It’s one of the more exciting times of life. You’re expecting or already have your new baby!
You have lots of decisions to make. One important choice is whether to breastfeed or not. Your health care clinician can explain the benefits of breastfeeding and answer questions you may have.
We recommend you take birthing and breastfeeding classes, especially if this is your first baby. You’ll get helpful guidance and be able to connect with other moms who can share their experiences.
Aurora Health Care offers a number of helpful classes. You can search for classes online. Enter the keyword: breastfeeding. Then choose the facility that’s most convenient for you.
You’ll learn that breastfeeding is natural. Baby is born with the instinct to breastfeed. And a little guidance can help you do your part well.
We have some helpful tips for an important part of breastfeeding: getting your baby latched onto your breast. Proper latching helps ensure your baby gets the nourishment she needs and that you can breastfeed comfortably.
- Dress for nursing. A nursing bra allows easy access to the breast. A button-down shirt or wrap dress also gives you quick access. Your attire should maximize skin to skin contact, which is natural for mom and baby. Contact with mom helps initiate baby’s feeding instinct. If the temperature is comfortable, all your baby needs to wear is a diaper. If it’s cool, a blanket over you both helps.
- Be comfortable. Many mothers find a reclining position works well when they first start nursing. It allows you to relax, and baby can rest across your chest and tummy. You’ll want to have good back support and maybe a footrest. A pillow under the arm holding baby can help support him during breastfeeding. If someone is with you, have them hold baby while you get situated.
- Position baby so you don’t have to lean into her. Leaning can strain your shoulder and back muscles. Baby’s mouth will be comfortably at your nipple and her nose free to breath. Baby should be able to sink her chin into your breast and take most of the bottom and part of the top of your areola into her mouth. Baby’s head should be tilted back a bit.
- Aim your nipple toward baby’s nose. Not the middle of his mouth. You can prompt baby’s sucking action by tickling baby’s upper lip to stimulate him to open his mouth wide.
- Watch for baby to open her mouth wide with chin and tongue down. This is when she’s ready. Don’t try to push the nipple in if baby isn’t ready.
- Once baby latches, your nipple should be near the back of his mouth. Your mammary glands are behind your areola. Baby’s sucking on the nipple and parts of the areola helps stimulate the mammary glands and your milk flow.
- Re-latch baby if there is pain such as pinching or biting of the nipple.This can cause reduced milk flow, discomfort and possible nipple trauma. Break baby’s mouth suction with your finger at the side of her mouth. Insert more of the breast into baby’s mouth. If baby’s lips are tucked in, re-latch. Lips should look like she’s saying, “oh.”
- Help baby as needed by supporting the breast and ensuring the entire areola is available for baby latch onto.
- Know when you have a good latch. You’ll feel a gentle pull on your breast. If it hurts, see a health care clinician for guidance. Breastfeeding should not hurt.
You’ll know baby is receiving and swallowing your milk if her jaw moves rhythmically. You’ll occasionally hear her exhale after she swallows.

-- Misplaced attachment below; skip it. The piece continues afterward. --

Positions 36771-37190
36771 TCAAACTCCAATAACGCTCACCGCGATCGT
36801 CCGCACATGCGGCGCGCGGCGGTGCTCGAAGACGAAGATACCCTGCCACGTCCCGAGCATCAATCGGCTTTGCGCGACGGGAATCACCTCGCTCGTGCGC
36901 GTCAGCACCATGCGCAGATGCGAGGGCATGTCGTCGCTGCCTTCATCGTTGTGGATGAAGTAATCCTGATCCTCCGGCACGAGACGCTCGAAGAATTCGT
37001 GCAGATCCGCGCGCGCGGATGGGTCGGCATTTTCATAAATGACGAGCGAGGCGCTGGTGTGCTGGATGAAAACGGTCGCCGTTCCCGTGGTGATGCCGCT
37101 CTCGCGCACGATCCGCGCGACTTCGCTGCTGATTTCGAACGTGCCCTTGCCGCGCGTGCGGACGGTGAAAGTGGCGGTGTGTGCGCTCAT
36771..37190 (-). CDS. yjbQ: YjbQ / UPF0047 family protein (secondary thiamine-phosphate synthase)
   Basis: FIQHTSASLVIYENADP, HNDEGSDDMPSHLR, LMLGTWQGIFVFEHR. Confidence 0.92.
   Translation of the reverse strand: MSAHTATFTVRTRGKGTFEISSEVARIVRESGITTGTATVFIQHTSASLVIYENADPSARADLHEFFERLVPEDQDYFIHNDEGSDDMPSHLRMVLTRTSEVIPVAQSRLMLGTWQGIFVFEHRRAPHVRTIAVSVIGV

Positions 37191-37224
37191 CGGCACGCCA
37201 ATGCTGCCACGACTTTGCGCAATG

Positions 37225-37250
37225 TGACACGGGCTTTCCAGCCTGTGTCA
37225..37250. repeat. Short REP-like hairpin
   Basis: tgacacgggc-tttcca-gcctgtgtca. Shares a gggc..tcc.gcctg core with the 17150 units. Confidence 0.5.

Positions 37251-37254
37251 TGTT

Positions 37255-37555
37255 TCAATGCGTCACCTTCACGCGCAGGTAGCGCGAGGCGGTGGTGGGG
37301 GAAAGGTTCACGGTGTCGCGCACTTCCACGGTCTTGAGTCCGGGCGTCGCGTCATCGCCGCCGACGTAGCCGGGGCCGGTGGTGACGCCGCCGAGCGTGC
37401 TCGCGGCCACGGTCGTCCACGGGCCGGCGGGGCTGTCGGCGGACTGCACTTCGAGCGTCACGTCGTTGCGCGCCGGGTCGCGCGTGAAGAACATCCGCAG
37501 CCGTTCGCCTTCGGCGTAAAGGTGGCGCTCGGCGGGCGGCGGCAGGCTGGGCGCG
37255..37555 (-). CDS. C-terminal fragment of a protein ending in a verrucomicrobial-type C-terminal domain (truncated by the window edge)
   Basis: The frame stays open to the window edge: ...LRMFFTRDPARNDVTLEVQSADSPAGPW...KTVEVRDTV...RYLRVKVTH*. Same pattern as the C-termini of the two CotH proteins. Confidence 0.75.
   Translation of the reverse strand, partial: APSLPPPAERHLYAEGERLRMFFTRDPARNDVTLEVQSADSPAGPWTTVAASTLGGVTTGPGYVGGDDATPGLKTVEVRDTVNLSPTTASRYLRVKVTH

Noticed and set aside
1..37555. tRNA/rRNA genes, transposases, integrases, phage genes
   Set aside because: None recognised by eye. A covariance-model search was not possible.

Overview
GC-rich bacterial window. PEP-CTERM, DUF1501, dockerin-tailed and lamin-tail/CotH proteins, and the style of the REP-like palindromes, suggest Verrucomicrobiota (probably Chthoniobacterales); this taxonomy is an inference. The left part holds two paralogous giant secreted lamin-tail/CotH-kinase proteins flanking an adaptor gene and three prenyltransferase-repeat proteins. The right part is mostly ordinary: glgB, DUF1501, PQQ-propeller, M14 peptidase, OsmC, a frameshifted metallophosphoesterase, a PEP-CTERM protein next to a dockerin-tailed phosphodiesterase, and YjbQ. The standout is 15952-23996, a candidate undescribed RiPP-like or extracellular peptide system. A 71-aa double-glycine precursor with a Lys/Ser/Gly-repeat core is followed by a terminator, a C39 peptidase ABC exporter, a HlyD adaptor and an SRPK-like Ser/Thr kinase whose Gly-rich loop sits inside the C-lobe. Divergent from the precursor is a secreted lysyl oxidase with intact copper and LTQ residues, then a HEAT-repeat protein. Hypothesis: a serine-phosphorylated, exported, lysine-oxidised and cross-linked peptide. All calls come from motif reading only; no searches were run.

- Keep baby’s ear, shoulder and hip aligned. This makes it easier for him to stay latched and to swallow comfortably.
The first milk you’ll produce is nutritious colostrum. About a teaspoon each feeding is all that baby needs the first few days. Feedings will be frequent. Free flowing milk will present 3 to 5 days after delivery.
How can you tell when baby is hungry?
Baby will give you signs. When infants are hungry, they make tight fists and bring them to their mouths to suck. This is a first cue baby is ready for feeding. It’s better to start feedings at this cue than to wait until baby cries.
Early on babies may be sleepy when at the breast. To keep them interested in feeding have dad or a partner rub their hands or feet during feeding.
Mom can help the milk move by doing breast compressions when baby gets sleepy. (Make a “C” with your fingers on your breast and gently compress.)
Soon, no amount of breast compressions or hand/feet stimulation will keep baby awake.
Watch the tension in baby’s arms/hands. When baby is full, their arms will become limp and their hands will open. That shows they’re done.
Don’t move baby yet! Give baby five minutes to get into a deep sleep before you try to put her in the crib — otherwise baby will typically fuss about leaving mommy!
Breastfeeding Away from Home
If you expect to breastfeed away from home, practice a bit before nursing in public. (Baby will be hungry when you’re out and about!) Plan for a cover for privacy and check yourself in the mirror so you know what others will see. Some moms suggest you focus on baby when nursing away from home. Ignore surrounding distractions.
Finally, have faith in yourself. Practice will help you perfect your nursing skills. You and your baby will get comfortable with the process.
After taking these steps, if you still have questions or concerns, check with your health care clinician or a breastfeeding / postpartum care specialist.
A number of women’s health and maternity services are available to guide you through every stage of this exciting time of life!
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The information presented in this site is intended for general information and educational purposes. It is not intended to replace the advice of your own physician. Contact your physician if you believe you have a health problem.